Politics of Violence in Karachi and Pakistan Tehreek e Insaf

By Akhtar Malik

17 April 2013

karachi_violenceThe political party that introduced the culture of violence in Pakistan was probably Jamat e Islami. With its baton – carrying (Danad bardar) youth Jamat e Islami would raid any social gathering like new year festival or a fashion show that was perceived to be ‘un-Islamic’ by them. The baton was probably not that lethal a weapon when compared with the Kalashnikov, which was introduced in the politics by MQM which stated taking routes in Karachi in 1985. There is no doubt that MQM was the pioneer of politics of violence in Karachi. All the political parties in Karachi now have a militant wing of their own. It is sad that these parties still deny it, despite of the fact that Supreme Court has also given their verdict on this issue. When the representatives of these parties come in the talk shows on media, they claim that they do not harbor any terrorist and that any operation against the terrorists should be carried out across the board. But when the criminals related to any political party are arrested the same leaders then put pressure on the government from behind the curtains, to get their criminals released.

This is what has been happening in Karachi for the past two decades. Whenever the activities of any group, particularly the MQM, would go beyond limits, the establishment of those times, in collaboration with the sitting political government, would start a cleanup operation in the city. This happened in 1992 and 1995. Military operation is never an appropriate solution to the actual problem. As a result MQM always staged a successful comeback through elections, declaring their party as an innocent and a victim of the state coercion. There is no denying the fact that political problems always need political solutions. Use of force is just a temporary and short term measure.

This government of PPP from 2008 to 2013 did not have the courage and political will to cleanse Karachi from the terrorists just because it depended heavily on the support of MQM. Without MQM the government of PPP would have collapsed in Islamabad. This was the bitter fruit of their notorious policy of reconciliation. As a result the Supreme Court had to take Suo Moto notice but the decision of the Court to disarm the militant wings of political parties and to finish ‘no -go’ areas, were never implemented by the government. Even now the caretaker government is just passing its time and is not serious on enforcing the writ of the state and rule of law.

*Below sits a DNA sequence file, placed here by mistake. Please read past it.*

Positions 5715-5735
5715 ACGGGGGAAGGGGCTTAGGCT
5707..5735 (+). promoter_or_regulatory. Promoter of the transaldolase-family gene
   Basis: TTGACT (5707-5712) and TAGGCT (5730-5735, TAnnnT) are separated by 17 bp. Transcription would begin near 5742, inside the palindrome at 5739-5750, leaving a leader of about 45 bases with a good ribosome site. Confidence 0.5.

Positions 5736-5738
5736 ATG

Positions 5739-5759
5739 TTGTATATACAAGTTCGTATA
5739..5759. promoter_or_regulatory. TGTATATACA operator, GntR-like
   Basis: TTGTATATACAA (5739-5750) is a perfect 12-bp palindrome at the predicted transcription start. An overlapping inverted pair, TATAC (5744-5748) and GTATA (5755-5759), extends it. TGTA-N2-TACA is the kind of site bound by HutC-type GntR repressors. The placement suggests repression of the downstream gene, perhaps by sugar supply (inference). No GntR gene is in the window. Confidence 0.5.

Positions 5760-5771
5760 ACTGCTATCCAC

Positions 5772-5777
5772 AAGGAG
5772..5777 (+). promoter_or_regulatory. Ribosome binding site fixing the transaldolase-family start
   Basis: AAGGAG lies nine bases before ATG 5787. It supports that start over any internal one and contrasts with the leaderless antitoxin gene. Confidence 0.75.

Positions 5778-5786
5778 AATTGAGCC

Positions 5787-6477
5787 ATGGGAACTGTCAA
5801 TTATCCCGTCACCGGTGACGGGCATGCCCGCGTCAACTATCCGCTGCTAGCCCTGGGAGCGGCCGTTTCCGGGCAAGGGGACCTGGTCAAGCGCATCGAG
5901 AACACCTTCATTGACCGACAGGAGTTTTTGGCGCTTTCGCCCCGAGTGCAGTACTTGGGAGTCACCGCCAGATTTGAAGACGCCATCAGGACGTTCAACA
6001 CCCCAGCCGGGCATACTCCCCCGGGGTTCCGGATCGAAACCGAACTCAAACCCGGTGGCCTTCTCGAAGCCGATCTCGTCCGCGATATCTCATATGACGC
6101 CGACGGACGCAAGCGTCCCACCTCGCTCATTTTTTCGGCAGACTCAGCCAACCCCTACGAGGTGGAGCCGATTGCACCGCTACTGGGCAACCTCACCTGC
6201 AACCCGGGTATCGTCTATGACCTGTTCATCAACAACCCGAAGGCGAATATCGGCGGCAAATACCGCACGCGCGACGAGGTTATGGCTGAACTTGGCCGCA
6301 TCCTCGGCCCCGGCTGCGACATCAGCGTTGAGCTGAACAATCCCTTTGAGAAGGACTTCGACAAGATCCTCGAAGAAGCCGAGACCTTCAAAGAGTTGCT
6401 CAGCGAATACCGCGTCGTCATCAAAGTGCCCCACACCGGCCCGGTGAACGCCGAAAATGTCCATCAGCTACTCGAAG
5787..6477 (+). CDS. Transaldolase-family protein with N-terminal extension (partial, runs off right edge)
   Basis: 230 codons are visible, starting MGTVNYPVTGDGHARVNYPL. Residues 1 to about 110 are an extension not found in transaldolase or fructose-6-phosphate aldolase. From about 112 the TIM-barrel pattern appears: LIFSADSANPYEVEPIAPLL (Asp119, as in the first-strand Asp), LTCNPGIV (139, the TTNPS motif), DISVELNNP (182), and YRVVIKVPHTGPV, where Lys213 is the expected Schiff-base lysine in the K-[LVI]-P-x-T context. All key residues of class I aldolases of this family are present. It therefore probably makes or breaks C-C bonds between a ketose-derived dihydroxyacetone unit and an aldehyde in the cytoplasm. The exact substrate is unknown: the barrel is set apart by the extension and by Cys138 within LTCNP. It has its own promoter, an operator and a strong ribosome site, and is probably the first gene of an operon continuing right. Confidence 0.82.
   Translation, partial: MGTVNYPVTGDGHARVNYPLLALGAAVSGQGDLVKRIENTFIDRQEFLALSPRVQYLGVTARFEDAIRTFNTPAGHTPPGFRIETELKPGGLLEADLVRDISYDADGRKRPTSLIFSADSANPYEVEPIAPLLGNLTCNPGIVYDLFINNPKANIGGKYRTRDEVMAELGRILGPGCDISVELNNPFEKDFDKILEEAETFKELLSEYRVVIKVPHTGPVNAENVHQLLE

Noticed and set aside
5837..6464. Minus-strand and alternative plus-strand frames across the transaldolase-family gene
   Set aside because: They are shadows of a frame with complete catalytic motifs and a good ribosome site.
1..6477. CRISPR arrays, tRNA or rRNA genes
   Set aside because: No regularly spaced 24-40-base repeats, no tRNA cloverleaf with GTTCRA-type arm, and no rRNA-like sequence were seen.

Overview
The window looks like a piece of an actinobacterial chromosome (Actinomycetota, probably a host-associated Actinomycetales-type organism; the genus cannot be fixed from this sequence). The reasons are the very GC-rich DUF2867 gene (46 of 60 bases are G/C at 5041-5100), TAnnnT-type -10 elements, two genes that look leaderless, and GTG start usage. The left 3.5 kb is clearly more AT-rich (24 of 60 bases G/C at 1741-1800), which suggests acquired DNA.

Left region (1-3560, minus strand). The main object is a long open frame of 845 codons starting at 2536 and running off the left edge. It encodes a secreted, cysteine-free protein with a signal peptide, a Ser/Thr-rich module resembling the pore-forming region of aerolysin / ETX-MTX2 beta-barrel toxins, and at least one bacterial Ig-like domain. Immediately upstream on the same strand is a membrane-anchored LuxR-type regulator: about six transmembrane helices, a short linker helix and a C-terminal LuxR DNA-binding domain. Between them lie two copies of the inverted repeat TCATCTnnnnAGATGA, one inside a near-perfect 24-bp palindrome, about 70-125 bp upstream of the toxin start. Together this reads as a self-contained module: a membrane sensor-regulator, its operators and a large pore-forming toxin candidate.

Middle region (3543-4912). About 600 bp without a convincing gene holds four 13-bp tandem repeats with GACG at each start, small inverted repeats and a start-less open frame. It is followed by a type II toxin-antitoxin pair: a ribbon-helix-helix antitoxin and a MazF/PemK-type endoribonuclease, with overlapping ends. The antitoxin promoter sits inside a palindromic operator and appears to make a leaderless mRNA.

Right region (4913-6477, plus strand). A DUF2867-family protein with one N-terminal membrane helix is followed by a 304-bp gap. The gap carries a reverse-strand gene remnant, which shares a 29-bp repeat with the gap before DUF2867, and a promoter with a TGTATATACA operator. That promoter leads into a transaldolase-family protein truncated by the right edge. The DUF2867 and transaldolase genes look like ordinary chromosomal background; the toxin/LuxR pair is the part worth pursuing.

The policies of violence, coercion and blackmail adopted by MQM, ANP and PPP have been well exposed before the public. With unfolding of the current events, even the supporters of MQM in Karachi and urban Sindh have been baffled. The political parties formed on the basis of race, language and sect always try to keep their vote bank intact through the barrel of the gun and by inculcating fear of being eliminated by other rival groups. The citizens of Karachi are not finding any way out to liberate themselves from the cruel clutches of these racial and linguist groups. As and when they are able to find any alternative with the assurance of protection of their lives, they will not hesitate to change their loyalties in favor a national level party.

Pakistan Tehreek e Insaf (PTI) leadership has done an excellent job to adopt a policy of nonviolence. This policy though a slow-moving and enduring one, is showing its results. Apart from the general public even the media persons, journalists, human rights activists and the civil society campaigners are now all out to appreciate the party for its serenity, resilience, persistence and fortitude. These are the virtues that are hardly visible in any political party. These are the qualities that are going to further attract the masses. Some hawks in PTI may be impulsive to do something matching with the mood of the people and political culture in the country but the party is successfully towing its line of nonviolence. The mammoth Jalsa of 25 December 2011 in Karachi marked an important milestone in the political progression of PTI. The party was thus seen as a good substitute for MQM, ANP and PPP in Karachi, who had given nothing to this metropolis except for terrorism, target killings, kidnapping for ransom, ‘Bhatta Khori’ and land mafias. If the people of Karachi want to change their life and destiny for the better there is no other option than to refrain from casting their votes in favor of MQM, ANP and PPP. Obviously PTI is the only suitable choice for the people of Karachi. If they are tempted to vote for PML-N as alternative to PPP, they are going to repent it soon. PML-N after coming to power will again form an alliance with MQM exactly as PP did in order to ‘facilitate’ their governance. The results will not be different from what happened during 2008-13.

(The author can be reached at akhterhayatmalik@yahoo.com)

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